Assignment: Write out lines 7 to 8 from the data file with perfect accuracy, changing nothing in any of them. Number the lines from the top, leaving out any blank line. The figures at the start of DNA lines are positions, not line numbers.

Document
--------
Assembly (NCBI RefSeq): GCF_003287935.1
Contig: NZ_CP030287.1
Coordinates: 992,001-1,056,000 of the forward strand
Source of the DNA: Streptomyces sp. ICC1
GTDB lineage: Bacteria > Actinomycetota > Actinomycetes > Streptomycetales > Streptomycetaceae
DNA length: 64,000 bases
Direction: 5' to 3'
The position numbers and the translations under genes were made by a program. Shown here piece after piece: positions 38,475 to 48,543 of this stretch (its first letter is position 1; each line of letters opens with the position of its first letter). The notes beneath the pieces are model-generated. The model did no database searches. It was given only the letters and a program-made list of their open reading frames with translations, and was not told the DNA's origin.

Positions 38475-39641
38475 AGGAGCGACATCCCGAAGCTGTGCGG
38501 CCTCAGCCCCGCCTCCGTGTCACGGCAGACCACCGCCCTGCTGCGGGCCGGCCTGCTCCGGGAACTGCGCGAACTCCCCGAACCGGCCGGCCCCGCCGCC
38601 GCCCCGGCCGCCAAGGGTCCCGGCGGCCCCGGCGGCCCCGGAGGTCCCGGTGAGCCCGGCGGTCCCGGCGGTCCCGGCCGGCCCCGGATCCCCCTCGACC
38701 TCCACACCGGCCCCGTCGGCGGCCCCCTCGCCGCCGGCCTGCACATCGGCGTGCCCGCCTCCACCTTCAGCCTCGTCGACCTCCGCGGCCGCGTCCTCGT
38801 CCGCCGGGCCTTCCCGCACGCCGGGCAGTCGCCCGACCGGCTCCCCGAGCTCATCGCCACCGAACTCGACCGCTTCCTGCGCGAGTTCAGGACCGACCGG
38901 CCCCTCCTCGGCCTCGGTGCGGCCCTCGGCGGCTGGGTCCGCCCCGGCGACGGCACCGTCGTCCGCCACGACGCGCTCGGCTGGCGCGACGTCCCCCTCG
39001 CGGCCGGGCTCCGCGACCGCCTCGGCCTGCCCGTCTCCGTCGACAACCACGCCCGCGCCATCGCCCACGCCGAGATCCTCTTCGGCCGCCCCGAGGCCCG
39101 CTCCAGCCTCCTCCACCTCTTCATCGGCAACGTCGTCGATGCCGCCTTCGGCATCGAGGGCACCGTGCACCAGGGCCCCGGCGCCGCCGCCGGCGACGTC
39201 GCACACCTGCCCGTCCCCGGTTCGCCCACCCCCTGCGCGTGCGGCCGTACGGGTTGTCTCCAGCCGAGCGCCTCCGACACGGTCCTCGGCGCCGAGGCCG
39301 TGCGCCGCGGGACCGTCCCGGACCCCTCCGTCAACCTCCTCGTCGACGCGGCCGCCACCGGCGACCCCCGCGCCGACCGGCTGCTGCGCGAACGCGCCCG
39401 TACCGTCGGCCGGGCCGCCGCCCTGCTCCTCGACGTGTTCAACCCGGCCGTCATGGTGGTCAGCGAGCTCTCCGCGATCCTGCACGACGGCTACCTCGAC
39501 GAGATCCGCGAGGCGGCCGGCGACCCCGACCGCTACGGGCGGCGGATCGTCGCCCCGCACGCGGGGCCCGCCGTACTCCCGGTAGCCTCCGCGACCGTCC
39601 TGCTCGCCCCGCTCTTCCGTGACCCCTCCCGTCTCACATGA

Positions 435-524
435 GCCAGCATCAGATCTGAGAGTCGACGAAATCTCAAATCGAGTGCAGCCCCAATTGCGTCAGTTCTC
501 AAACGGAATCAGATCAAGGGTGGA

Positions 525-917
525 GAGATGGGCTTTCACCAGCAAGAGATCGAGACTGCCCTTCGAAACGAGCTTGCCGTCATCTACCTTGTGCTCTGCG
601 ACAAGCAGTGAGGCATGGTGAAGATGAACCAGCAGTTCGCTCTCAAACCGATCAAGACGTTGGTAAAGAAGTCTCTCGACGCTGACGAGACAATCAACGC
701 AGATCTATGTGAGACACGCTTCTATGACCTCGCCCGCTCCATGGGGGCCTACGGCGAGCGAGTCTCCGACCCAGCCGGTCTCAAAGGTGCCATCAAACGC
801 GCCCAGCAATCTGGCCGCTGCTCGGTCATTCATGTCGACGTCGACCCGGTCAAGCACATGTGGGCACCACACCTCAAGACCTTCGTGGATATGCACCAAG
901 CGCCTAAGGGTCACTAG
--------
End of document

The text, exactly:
Direction: 5' to 3'
The position numbers and the translations under genes were made by a program. Shown here piece after piece: positions 38,475 to 48,543 of this stretch (its first letter is position 1; each line of letters opens with the position of its first letter). The notes beneath the pieces are model-generated. The model did no database searches. It was given only the letters and a program-made list of their open reading frames with translations, and was not told the DNA's origin.